Published 2023-01-28 - 8:21 am
- Type: In-ear, completely wireless earbuds
- Bluetooth: 5.2
- Multipoint: No
- Protection: IPX5
- Codecs: aptX Adaptive, AAC, SBC
- Battery life: 6 hours + 16 hours from case
- Weight: 14.6 g + 53 g (case)
- Charging: USB-C
- Web: yamaha.com
The market for completely wireless earbuds has become very crowded, with a few standing out among a large crowd of mediocre ones.
With its new top model TW-E7B, Yamaha wants to carve out a place for itself in the premium segment and has invested in large 10 mm drivers to reproduce the music with the dynamics intact. The earbuds have – of course – noise reduction. But also sound-through grinding, which does the opposite of noise cancellation, sending sound from the outside into your ears so you hear what’s going on around you.
Yamaha uses one of the latest Bluetooth versions, 5.2, but has omitted so-called multipoint connectivity, where a pair of earbuds can be connected to two mobile devices simultaneously. For example, your phone and a laptop. However, points can still be made about the newer Bluetooth version, as it can provide a more stable connection and lower power consumption. Which means longer battery life.
When it comes to the TW-E7B, however, battery life is still quite average; six hours in the earbuds and an additional 16 hours from the portable charging case. Since the specs don’t mention whether it’s with noise cancellation enabled, we’ll assume it’s disabled to achieve those numbers. You should therefore be prepared for somewhat shorter playing time if you have noise reduction enabled.
Fit and ease of use
The housings on the outside are a little large, with a smaller ‘middle housing’ that sits very snugly in the outer ear canal. The result is a pair of earbuds that fit well and are comfortable to wear in your ears. The silicone tips seal nicely, so the fit is quite excellent.
The left earbud has a physical button that controls music playback and incoming calls. The right earbud has two buttons that control volume level and switching between songs. They can also be used to pair the earbuds with Bluetooth, or to activate the voice assistant.
It doesn’t take long to get to know the TW-E7B, and I’d say these earbuds are among the few that are actually user-friendly when it comes to remote mobile control functions.
The charging case, on the other hand, is a bit bulky and protrudes visibly through the trouser pocket: Yes, it’s a pair of earbuds; no, I’m not particularly happy to see you.
Speech quality and noise cancellation
The speech quality through the TW-E7B is quite OK. My voice comes through pretty clearly to the receiver, but it’s a little low and there’s some background noise. It’s with these as with most other earbuds, namely that they should not be your primary tool for mobile calls. But they can be used.
The noise reduction is quite nice, a lot of the low frequencies from external noise are attenuated. On planes I prefer to use a pair of headphones instead, but they do the job reasonably well. The noise floor is a bit loud, you hear a distinct hiss when the music is not playing. And high-frequency noise easily slips through. I hear keyboard clicks clearly, for example, even with noise cancelling enabled.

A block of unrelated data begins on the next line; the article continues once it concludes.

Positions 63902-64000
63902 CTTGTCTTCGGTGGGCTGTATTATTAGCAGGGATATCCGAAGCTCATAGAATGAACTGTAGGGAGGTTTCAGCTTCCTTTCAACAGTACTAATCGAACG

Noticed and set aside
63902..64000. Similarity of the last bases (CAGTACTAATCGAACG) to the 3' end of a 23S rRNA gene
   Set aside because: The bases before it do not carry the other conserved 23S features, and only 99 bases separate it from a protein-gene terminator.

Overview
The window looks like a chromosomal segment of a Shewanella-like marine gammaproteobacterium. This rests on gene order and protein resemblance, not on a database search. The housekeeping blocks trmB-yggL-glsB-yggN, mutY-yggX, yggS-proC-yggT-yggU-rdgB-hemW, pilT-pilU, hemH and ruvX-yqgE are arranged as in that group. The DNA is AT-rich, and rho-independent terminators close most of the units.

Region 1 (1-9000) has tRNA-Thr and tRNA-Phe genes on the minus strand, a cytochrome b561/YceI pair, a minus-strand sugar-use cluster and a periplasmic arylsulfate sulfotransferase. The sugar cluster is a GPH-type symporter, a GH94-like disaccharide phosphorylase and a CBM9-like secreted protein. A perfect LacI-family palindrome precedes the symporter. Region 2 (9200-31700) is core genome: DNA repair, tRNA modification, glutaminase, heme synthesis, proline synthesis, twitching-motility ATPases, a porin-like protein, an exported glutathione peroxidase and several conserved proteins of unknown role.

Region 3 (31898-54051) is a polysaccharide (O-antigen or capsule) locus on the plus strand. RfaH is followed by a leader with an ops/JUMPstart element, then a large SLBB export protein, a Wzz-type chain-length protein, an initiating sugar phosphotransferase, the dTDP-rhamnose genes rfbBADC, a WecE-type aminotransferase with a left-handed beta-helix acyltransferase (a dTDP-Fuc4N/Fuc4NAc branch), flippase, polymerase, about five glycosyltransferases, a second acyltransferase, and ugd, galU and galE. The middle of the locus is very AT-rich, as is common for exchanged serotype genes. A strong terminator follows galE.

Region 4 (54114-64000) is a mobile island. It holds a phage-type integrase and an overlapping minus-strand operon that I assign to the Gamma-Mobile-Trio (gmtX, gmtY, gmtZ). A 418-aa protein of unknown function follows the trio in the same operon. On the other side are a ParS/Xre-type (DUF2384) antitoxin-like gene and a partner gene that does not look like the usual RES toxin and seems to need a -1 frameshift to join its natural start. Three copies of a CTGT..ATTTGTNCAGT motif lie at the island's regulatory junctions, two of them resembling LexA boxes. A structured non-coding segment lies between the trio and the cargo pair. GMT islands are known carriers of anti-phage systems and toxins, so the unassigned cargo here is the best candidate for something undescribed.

The earbuds are also sensitive to wind and ventilation, just walking around indoors makes your ears ring.
Ambient sound is mostly in the midrange, I would have liked more treble there. Especially when it comes to announcements from PA speakers at the airport or other places where you’d rather not miss important information. Again, no problem, but the Yamaha doesn’t challenge the Sony WF-1000XM4 or the Bose QuietComfort Buds II, to name just a few.
I like the way the Yamaha pro plays music. They have an energetic approach to music, but without being annoying. The bass is tight and focused, although it could have used a little more juice and power. Especially in the low bass register it can get a bit anemic, but it works. Here you can use the EQ to get more energy into the rhythms, but it has to be said that the TW-E7B doesn’t have the dynamic excess I prefer. You get more bass by adjusting up, but at the same time the control diminishes. The louder you play, the lower it sounds. The EQ is therefore best used when playing at low levels.
You can store your own EQ in two different memories, myself I have one EQ storage with a bit more bass for general music playback and another for podcasts which has more midrange. Yamaha’s Vocal setting I think is too harsh.
All in all, the sound is good, but Yamaha may have to face some rivals in this class. The Sony WF-1000XM4, Nura NuraTrue, Sennheiser Momentum True Wireless 3, B&W PI7, Devialet Gemini and the cheaper JBL Live Pro+ are all examples of earbuds you should consider before pulling out the credit card and investing in a pair of TW-E7Bs. On the other hand, you’re unlikely to be disappointed either. Yamaha certainly does a good job. The competition is just fierce in this class.
With the TW-E7B, Yamaha has made a respectable attempt to make its mark in the premium segment. They do it very well, the sound is energetic and entertaining, and the earbuds have the right features. Including a good fit and overall good usability.
The sound can be adjusted with a quite good EQ, the problem is the dynamic control, which is not present to a sufficient degree. Bass is lacking at high volumes, and raising it with the EQ doesn’t help much, as there’s not enough power to carry the bass. It sounds flat anyway until you lower the volume to make room for the bass.
Noise reduction is okay, but could have been even more effective, and it probably struggles a bit more with wind than most of its competitors.